There’s Margie, who paints vivid canvases, attributing personal characteristics to still lifes, sketching nudes, and doing a grand scale work featuring ovens that make her daughter think of Sylvia Plath. Margie, who explores and struggles with depth and negative space in her attic studio, her life, her family, and in Trinity, her small, upstate town. Margie, who chooses drowning as the method for her latest suicide attempt because it is “metaphorically appropriate in light of the lungs filling with liquid and air bubbling upward like packets of life that pop at the surface” (5).
Then there’s Etta, her churchgoing neighbor, whose painting tends toward tomatoes and rooftops. Her work is folky, adorned with rusty nails and wire, accessible, and easily reproducible. She has a front porch with a Cracker Barrel rocker and she reads popular Christian books to help strengthen her marriage. Her cooking tends to Crock Pot recipes and hot dog casseroles.The artist behind these artists is Katherine James, who has fashioned a richly-textured, sharply-observed book that deserves to be in the hands of everyone who grieves over the divides of our day, longs to feel God’s presence in the land of living, and who imagines unlikely friendships.
Margie and Etta are not the only characters in this book, but their friendship is emblematic of James’s vision. It begins when Margie, fresh off an MS diagnosis, canoes out to a swimming platform in the lake on a crisp, fall morning, ties a rock to her leg, and slips into the waters only to find that the lake is more shallow than she expected. After several hours of floating with her head above water, she is rescued from her humiliating predicament and returns home. Etta drops by the house with a basket of bran muffins a few days later and over the course of time Margie finds that she has many more chapters left, not only with Etta, but with her therapist husband, Nick, and college-aged daughter, Noel, as well.
James’s strangely hopeful book drops in at a difficult time in our American narrative. It’s not that her many well-defined characters don’t have struggles. They do. Opioids, family dysfunction, cutting, and a horizon of lowered economic expectations—they’re all here. The inescapable cultural and political divide of Trumpian America is always in the background. And the threat of death returns in another incident in the waters, when Noel’s troubled roommate, Pixie, visiting during the Thanksgiving break, slips beneath the ice of the town’s river.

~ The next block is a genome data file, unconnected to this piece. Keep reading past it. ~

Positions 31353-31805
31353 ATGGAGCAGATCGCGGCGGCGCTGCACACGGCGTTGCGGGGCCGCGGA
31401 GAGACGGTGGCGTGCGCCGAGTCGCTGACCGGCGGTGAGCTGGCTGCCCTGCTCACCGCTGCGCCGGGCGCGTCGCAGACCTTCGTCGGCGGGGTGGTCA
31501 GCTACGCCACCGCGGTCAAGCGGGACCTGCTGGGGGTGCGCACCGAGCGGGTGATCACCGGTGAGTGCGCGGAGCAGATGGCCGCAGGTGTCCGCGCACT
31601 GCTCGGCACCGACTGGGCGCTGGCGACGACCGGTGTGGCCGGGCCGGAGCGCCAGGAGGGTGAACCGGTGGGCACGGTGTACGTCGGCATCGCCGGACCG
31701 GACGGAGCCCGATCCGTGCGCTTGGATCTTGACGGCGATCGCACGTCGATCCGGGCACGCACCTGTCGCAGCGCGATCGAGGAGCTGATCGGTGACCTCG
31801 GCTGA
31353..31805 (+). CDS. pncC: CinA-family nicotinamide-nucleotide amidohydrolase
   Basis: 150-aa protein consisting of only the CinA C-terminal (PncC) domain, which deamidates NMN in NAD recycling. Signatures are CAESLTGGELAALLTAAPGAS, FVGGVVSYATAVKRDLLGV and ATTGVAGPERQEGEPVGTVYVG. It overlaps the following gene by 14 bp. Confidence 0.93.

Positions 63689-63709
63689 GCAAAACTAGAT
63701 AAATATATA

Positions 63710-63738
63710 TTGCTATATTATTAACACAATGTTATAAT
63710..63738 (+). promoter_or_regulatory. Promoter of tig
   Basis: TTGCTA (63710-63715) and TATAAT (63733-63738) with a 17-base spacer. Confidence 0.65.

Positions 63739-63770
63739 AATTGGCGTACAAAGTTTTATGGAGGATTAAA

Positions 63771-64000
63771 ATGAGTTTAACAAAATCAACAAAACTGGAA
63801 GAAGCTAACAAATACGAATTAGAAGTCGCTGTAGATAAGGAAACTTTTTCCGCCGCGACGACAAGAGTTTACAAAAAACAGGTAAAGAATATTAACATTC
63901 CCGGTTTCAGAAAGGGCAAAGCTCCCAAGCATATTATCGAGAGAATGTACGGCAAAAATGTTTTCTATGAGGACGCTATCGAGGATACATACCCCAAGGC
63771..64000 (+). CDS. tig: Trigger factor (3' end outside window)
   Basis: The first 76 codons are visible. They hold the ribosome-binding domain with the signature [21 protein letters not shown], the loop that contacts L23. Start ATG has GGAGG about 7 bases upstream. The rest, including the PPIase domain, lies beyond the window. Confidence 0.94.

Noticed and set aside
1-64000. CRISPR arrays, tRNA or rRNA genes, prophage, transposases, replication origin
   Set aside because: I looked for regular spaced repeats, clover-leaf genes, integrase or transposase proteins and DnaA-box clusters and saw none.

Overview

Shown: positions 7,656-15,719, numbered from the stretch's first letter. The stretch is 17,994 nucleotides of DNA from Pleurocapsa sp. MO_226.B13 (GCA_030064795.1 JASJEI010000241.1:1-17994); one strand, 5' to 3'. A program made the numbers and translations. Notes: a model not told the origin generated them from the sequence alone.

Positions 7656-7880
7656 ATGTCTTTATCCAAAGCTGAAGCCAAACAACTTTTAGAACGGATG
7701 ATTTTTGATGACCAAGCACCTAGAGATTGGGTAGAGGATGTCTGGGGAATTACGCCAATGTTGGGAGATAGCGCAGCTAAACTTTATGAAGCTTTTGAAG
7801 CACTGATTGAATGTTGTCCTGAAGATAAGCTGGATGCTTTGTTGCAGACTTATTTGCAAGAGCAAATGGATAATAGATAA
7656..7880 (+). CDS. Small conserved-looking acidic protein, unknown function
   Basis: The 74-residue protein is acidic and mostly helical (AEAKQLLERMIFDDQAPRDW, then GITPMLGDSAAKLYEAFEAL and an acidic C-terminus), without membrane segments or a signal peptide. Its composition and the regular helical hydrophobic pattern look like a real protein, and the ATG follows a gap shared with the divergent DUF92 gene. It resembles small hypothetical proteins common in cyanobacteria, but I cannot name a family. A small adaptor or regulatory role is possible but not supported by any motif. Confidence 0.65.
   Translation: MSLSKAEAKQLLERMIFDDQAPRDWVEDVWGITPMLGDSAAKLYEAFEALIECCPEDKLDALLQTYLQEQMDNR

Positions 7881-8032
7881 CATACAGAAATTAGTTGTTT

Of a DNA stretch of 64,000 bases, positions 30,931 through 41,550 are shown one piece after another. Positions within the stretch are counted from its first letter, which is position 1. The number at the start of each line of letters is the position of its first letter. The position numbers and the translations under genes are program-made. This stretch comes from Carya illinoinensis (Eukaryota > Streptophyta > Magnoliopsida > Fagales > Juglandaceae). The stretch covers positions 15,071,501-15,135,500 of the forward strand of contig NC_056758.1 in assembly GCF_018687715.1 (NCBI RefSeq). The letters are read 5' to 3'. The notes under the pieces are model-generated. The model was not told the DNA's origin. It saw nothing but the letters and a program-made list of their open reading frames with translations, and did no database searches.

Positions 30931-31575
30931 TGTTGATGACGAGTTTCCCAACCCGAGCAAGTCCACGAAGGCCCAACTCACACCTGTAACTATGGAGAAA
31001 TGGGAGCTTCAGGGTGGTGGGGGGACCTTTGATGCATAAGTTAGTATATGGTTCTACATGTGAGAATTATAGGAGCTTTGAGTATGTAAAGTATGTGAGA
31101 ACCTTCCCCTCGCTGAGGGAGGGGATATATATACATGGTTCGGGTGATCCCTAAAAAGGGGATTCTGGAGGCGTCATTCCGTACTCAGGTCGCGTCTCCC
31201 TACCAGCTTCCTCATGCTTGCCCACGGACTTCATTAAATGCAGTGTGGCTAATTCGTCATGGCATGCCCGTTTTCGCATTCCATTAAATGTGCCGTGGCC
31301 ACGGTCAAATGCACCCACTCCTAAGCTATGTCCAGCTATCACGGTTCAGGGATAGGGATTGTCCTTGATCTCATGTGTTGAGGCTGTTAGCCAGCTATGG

Even so, things are being restored in Trinity. Noel and her on-again-off-again boyfriend, Owen, find their way past old divisions and emerge from a day (at the lake) as lovers. Pixie’s odd father, Pete, comes to town to care for her, and finds a kind of faith. When he shares with Nick and Margie his simple trust in God to raise his daughter, Nick resorts to his rationalist reservoir. “There’s a lot to be said for religion,” Nick says, though he himself can’t say much for it.
Yet the whole exchange takes place in a warm kitchen over beer and fettuccini, hinting at a kind of communion all the characters are longing for.
“I’m homesick,” Noel says as she watches her mother paint through her pain. “Even when I’m home I’m homesick.” (282)
Katherine James, the painter, uses her artist’s eye to give her work shifting perspectives, moving deftly between characters in each of the short chapters. She brings us up close to sensual details, which we pass each day. The sad, “gray plastic fountain [in the nursing home] that had a stream of water over a shelf of yellow-stained plastic and them emptied into a little pond with a rock in the middle, and then pumped back up to do it again” (285)? I’ve seen that fountain.
James can also soar into the heavens to see the world with the eyes of God, nowhere more effectively than in the climactic vigil that ends the book. When the skeptics and the true believers gather in a nursing home parking lot, they bring their coolers and pick food from aluminum trays that sit atop folding tables. Even their greatest attempts at spiritual connection are surrounded by the trappings of American consumer culture.
And yet “view the town like an eagle,” and you see a great river of people on a quest. “The trees are pine near the water and into the air they emit a nostalgic smell, a backwards whisper reminding people that they can’t get at something they know is important…The day is still and hot and the people are waiting. The people are like grasshoppers and they wait.” (305-6) Like God, you can’t help but love these troubled, searching people.
Don’t come to Can You See Anything Now? with the expectation of composed piety. Katherine James has seen hard times and her writing displays the searing quality of those experiences. There is beauty, but whether you can see it now is always an open question. God and faith are here, but they appear in the way they do in real life, in quiet, unexpected ways and always on the provisional ground of the present day.
This is a deeply Christian book, and it is excellent Christian fiction. It’s also just plain, unqualified, excellent fiction approached with real heart. Go, see what you can see.
My interview with Katherine James is up now!.